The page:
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Gov. Walker says he will not pardon Steven Avery

This image released by Netflix shows Steven Avery, right, in the Netflix original documentary series "Making A Murderer." (Netflix via AP)

Gov. Scott Walker has said he will not pardon Steven Avery.

Since the release of the Netflix series "Making a Murderer" last month, thousands of people have signed online petitions, asking for the pardon.

Avery was convicted of murdering Teresa Halbach in 2005. So was his nephew, Brendan Dassey.

A change.org petition for Steven Avery's pardon has hundreds of thousands of signatures.

But Walker told reporters he won't consider it.

"Just because a documentary on TV says something doesn't mean that's actually what the evidence shows," Walker said. "The bottom line is that there was a crime that was committed a decade ago.There is a system in the judicial system by which individuals can petition the courts to get relief like others have done in the past that shows that someone might actually be innocent. But I am not going to override a system that is already put in place."

The petition also asks President Barack Obama for a pardon and there's a similar petition on whitehouse.gov.

But Appleton-based attorney Ron Tusler, who is not affiliated with Avery's case, told FOX 11 Obama does not have control over state cases like Avery's.

"President Obama would be able to comment if this was a federal charge, but as a state charge, his pardon isn't useful," Tusler explained.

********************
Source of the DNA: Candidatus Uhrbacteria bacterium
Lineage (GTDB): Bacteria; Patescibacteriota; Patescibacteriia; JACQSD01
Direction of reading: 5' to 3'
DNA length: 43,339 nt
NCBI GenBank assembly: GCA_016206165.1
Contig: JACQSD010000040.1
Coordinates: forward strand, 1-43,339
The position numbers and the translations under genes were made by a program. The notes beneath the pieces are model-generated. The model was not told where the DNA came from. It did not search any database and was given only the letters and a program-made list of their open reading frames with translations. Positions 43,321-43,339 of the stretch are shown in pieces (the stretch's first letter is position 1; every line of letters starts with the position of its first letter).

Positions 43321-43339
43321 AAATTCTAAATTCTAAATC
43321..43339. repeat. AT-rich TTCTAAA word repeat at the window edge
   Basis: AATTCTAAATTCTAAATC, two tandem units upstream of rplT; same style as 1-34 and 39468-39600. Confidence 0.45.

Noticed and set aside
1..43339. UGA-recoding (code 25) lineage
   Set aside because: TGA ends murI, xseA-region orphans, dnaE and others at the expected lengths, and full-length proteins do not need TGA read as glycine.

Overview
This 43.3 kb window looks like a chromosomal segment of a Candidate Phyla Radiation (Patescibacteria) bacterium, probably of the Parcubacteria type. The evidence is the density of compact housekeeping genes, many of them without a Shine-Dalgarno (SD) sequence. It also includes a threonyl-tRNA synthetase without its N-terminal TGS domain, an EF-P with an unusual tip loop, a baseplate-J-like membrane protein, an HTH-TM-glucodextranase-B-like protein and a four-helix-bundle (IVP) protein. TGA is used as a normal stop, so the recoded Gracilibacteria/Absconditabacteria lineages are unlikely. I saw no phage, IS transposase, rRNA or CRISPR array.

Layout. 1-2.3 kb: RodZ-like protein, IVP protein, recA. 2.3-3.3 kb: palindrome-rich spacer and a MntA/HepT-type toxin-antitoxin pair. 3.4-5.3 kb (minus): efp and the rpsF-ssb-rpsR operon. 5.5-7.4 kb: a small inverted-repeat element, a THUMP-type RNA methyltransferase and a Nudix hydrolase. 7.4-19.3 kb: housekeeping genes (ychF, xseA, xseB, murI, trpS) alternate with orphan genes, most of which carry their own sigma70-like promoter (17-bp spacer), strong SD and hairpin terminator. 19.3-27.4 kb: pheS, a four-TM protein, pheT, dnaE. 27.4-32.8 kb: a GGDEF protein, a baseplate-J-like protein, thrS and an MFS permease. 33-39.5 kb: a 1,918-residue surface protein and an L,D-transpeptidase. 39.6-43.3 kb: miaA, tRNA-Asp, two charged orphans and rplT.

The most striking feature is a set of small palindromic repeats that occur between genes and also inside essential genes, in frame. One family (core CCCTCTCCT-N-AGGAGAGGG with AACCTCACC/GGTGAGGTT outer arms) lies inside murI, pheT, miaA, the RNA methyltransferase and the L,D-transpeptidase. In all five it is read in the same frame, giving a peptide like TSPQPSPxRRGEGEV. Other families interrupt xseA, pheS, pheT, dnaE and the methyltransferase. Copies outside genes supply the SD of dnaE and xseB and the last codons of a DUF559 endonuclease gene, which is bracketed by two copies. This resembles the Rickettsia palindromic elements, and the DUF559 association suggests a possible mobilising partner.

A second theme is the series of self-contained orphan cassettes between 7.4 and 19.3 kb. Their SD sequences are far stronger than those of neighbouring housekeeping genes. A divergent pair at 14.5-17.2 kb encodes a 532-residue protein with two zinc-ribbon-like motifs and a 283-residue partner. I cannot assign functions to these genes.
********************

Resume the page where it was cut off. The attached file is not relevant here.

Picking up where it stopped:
During his time in office, Walker has not given any pardons.

Tusler told us pardons are rare.

"It would take a great deal of research. It would take a great deal of work to try to determine whether someone should be overturned and given a pardon," he said.

Dean Strang, Avery's attorney during the trial, said Avery has exhausted all his appeals.

"Steven's realistic hope lies in new evidence being discovered and that might be either someone who's been carrying a secret for 10 years that he or she has not disclosed - saw something, heard something. Or an advance in scientific testing," Strang said.

We reached out Ken Kratz, the prosecutor in Avery's trial, for comment on this story, but did not hear back.

We did speak with Kratz late last month. He said then the series was one-sided.

"I believe there to be 80 to 90 percent of the physical evidence, the forensic evidence, that ties Steven Avery to this murder never to have been presented in this documentary."

Brendan Dassey has also exhausted his appeals. However, he will be eligible for parole in 2048.

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